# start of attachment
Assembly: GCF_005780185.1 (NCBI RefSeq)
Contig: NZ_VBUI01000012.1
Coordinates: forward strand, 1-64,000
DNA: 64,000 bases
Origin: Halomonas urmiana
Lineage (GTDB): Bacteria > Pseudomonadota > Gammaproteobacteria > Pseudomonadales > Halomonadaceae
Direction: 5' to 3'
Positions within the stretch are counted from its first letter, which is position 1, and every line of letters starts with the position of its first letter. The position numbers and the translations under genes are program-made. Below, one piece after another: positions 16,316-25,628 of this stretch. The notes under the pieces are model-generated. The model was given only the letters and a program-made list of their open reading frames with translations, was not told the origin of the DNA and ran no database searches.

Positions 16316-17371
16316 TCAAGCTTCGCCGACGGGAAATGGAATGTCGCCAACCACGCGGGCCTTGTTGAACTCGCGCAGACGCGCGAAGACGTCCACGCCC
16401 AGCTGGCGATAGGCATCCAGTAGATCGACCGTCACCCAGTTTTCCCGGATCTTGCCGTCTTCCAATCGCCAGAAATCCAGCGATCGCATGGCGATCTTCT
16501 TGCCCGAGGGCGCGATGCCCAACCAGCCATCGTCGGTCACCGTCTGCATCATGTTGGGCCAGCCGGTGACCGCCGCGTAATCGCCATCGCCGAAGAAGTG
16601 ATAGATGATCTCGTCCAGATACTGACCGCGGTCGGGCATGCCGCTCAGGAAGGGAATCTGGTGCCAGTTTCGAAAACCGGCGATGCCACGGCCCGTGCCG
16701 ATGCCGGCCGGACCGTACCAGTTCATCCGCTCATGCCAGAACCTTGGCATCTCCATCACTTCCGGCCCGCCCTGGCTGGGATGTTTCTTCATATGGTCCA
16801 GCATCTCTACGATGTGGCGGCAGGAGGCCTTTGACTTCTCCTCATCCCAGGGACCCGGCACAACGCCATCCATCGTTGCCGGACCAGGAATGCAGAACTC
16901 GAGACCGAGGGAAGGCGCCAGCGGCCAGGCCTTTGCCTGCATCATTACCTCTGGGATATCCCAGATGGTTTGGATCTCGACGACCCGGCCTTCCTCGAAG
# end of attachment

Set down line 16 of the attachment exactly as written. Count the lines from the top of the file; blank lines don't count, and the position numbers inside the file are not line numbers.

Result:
16901 GAGACCGAGGGAAGGCGCCAGCGGCCAGGCCTTTGCCTGCATCATTACCTCTGGGATATCCCAGATGGTTTGGATCTCGACGACCCGGCCTTCCTCGAAG